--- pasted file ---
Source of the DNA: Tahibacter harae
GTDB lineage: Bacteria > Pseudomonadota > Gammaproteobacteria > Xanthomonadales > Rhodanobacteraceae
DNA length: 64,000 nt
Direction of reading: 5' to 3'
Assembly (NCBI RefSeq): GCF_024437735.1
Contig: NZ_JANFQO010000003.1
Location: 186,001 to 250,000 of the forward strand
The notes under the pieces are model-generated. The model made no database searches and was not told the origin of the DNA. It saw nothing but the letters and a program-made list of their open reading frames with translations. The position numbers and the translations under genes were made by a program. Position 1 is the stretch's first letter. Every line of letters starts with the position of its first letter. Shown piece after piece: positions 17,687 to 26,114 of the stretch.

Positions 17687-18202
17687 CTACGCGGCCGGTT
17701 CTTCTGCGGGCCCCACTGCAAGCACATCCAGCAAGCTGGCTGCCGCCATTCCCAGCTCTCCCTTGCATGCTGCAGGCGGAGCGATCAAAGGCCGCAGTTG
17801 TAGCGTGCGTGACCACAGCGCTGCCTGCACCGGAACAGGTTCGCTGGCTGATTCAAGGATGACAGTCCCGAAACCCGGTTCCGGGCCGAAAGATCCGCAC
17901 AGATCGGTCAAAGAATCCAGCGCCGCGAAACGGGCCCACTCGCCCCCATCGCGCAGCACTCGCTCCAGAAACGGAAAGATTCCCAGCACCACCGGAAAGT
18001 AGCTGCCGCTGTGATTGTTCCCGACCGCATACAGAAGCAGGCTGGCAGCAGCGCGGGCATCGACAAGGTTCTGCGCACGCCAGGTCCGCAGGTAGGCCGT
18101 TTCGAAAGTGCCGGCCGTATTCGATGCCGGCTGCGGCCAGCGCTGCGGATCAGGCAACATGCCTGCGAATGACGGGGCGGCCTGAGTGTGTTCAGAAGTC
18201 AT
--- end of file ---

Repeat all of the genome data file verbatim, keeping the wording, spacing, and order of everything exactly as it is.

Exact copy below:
Source of the DNA: Tahibacter harae
GTDB lineage: Bacteria > Pseudomonadota > Gammaproteobacteria > Xanthomonadales > Rhodanobacteraceae
DNA length: 64,000 nt
Direction of reading: 5' to 3'
Assembly (NCBI RefSeq): GCF_024437735.1
Contig: NZ_JANFQO010000003.1
Location: 186,001 to 250,000 of the forward strand
The notes under the pieces are model-generated. The model made no database searches and was not told the origin of the DNA. It saw nothing but the letters and a program-made list of their open reading frames with translations. The position numbers and the translations under genes were made by a program. Position 1 is the stretch's first letter. Every line of letters starts with the position of its first letter. Shown piece after piece: positions 17,687 to 26,114 of the stretch.

Positions 17687-18202
17687 CTACGCGGCCGGTT
17701 CTTCTGCGGGCCCCACTGCAAGCACATCCAGCAAGCTGGCTGCCGCCATTCCCAGCTCTCCCTTGCATGCTGCAGGCGGAGCGATCAAAGGCCGCAGTTG
17801 TAGCGTGCGTGACCACAGCGCTGCCTGCACCGGAACAGGTTCGCTGGCTGATTCAAGGATGACAGTCCCGAAACCCGGTTCCGGGCCGAAAGATCCGCAC
17901 AGATCGGTCAAAGAATCCAGCGCCGCGAAACGGGCCCACTCGCCCCCATCGCGCAGCACTCGCTCCAGAAACGGAAAGATTCCCAGCACCACCGGAAAGT
18001 AGCTGCCGCTGTGATTGTTCCCGACCGCATACAGAAGCAGGCTGGCAGCAGCGCGGGCATCGACAAGGTTCTGCGCACGCCAGGTCCGCAGGTAGGCCGT
18101 TTCGAAAGTGCCGGCCGTATTCGATGCCGGCTGCGGCCAGCGCTGCGGATCAGGCAACATGCCTGCGAATGACGGGGCGGCCTGAGTGTGTTCAGAAGTC
18201 AT